Love, Death & Velvet will open on October 20 at Yusto/Giner in Madrid. Until then, find more of Hamyln’s work on his site and Instagram.

red flowers are squashed under a clear acrylic panel

“Red Roses”

blue flowers are squashed under a clear acrylic panel

“Bluebells”

white flowers are squashed under a clear acrylic panel

“Daisy Disk”

vivid flowers are squashed under a clear acrylic panel

“Velvet Forget-me-nots”

sunflowers are squashed under a clear acrylic panel

“Vase”

vivid flowers are squashed under a clear acrylic panel

“Velvet Bouquet”

green and red plants are squashed under a clear acrylic panel

“Velvet Venus”

Do stories and artists like this matter to you? Become a Colossal Member today and support independent arts publishing for as little as $5 per month. The article Lively Blooms Suffocate Under Acrylic in Ant Hamlyn’s Pressed Sculptures appeared first on Colossal.

Lively Blooms Suffocate Under Acrylic in Ant Hamlyn’s Pressed Sculptures

plastic pink flowers are squashed under a clear acrylic panel

“Pink Daisy.” All images © Ant Hamlyn, shared with permission

Thorny roses, toxic bluebells, and the carnivorous Venus flytrap are pinned beneath sheets of acrylic in the works of Ant Hamlyn. The London-based artist (previously) continues his herbarium-style sculptures that consider the human impulse to pick and preserve flowers. Vivid specimens at the height of life are squashed under the synthetic material, appearing supple, lively, and in the midst of suffocation.

In his latest body of work, Love, Death & Velvet, Hamlyn incorporates velvet alongside shiny, inflatable plastic. The soft, smooth fabric is an expensive, laborious textile historically accessible only to the wealthy, and using it for forget-me-not petals and colorful bouquets adds questions of value and comfort to the simultaneously playful and menacing sculptures. “The tactile act of hand stitching, stuffing, and squashing can either be seen as preservation or destruction,” the artist said recently. “Similarly to nostalgia, on one side remembering a fond place or memory, on the other, longing for a time that can never be replaced. I like the idea that my works have this melancholy twist.”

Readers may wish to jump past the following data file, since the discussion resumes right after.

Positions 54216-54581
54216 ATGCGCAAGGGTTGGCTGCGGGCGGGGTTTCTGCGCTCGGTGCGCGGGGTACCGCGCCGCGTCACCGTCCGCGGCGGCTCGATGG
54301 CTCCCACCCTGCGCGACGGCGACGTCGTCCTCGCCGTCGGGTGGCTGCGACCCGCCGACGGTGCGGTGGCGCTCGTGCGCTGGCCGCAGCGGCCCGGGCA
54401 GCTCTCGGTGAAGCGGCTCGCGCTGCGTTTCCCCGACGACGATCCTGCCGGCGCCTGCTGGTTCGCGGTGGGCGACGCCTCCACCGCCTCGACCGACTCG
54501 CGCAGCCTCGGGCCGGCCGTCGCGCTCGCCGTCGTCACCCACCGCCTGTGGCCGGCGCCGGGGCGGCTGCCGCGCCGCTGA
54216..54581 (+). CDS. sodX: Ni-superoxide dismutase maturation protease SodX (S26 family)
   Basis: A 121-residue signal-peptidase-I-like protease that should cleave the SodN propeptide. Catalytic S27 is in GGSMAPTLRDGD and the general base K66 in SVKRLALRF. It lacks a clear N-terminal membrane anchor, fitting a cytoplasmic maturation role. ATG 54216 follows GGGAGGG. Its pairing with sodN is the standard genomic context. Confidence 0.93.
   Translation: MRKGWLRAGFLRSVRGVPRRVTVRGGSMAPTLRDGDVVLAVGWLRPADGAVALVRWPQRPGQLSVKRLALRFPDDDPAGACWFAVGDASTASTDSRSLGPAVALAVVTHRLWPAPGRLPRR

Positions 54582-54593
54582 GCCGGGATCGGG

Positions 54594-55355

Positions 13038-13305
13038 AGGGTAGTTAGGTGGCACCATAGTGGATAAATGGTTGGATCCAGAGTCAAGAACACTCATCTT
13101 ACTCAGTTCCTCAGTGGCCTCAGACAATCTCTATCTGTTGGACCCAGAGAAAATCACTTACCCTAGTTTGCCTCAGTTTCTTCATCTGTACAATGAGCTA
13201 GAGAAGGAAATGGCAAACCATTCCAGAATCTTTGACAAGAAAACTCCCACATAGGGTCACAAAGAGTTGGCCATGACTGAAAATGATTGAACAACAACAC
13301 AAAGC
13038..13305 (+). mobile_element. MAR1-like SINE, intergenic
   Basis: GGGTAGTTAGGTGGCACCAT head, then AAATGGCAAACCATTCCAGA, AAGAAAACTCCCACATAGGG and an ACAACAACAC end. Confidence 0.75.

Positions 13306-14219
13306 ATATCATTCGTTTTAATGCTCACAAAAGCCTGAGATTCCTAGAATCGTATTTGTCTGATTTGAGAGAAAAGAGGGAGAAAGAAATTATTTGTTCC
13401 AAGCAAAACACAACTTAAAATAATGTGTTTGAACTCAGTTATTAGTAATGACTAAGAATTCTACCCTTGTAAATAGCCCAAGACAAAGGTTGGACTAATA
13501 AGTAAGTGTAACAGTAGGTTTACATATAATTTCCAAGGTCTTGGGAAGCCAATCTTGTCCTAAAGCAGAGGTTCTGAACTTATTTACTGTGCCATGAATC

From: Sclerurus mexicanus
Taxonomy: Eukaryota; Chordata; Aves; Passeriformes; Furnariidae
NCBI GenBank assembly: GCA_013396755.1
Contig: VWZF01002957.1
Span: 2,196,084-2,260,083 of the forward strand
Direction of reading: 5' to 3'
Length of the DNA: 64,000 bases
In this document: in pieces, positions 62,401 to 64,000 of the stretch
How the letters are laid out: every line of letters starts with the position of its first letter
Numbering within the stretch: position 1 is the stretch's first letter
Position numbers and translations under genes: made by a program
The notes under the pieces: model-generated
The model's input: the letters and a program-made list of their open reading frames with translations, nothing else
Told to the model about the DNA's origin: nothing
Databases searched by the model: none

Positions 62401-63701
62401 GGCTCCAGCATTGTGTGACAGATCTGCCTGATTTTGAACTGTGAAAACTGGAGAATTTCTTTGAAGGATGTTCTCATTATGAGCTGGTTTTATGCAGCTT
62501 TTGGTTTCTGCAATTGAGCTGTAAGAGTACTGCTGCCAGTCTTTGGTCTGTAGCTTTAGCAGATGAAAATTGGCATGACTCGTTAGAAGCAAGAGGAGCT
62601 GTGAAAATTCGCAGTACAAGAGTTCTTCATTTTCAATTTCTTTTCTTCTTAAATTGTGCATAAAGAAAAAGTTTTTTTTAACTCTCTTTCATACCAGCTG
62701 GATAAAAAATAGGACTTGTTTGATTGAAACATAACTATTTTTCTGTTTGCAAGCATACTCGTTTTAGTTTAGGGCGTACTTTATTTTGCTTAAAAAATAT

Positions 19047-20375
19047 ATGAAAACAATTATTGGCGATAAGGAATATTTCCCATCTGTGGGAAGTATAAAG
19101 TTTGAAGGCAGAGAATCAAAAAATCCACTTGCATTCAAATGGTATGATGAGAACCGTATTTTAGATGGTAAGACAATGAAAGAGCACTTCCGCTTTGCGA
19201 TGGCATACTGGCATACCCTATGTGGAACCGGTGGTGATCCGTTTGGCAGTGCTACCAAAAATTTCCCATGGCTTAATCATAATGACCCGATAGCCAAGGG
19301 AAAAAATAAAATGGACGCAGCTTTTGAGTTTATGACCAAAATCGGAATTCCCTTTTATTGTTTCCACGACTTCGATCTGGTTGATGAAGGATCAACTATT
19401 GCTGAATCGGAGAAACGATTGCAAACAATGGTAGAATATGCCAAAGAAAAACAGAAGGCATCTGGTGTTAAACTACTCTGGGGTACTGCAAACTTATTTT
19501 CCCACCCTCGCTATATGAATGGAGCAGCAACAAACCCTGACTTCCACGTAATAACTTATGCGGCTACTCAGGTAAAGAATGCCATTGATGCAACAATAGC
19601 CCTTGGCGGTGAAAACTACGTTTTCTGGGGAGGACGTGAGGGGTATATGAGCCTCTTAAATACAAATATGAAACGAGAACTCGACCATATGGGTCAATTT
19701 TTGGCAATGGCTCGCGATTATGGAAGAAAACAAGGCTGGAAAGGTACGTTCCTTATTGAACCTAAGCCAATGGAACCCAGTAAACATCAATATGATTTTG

Love, Death & Velvet will open on October 20 at Yusto/Giner in Madrid. Until then, find more of Hamyln’s work on his site and Instagram.

red flowers are squashed under a clear acrylic panel

“Red Roses”

blue flowers are squashed under a clear acrylic panel

“Bluebells”

white flowers are squashed under a clear acrylic panel

“Daisy Disk”

vivid flowers are squashed under a clear acrylic panel

“Velvet Forget-me-nots”

sunflowers are squashed under a clear acrylic panel

“Vase”

vivid flowers are squashed under a clear acrylic panel

“Velvet Bouquet”

green and red plants are squashed under a clear acrylic panel

“Velvet Venus”

Do stories and artists like this matter to you? Become a Colossal Member today and support independent arts publishing for as little as $5 per month. The article Lively Blooms Suffocate Under Acrylic in Ant Hamlyn’s Pressed Sculptures appeared first on Colossal.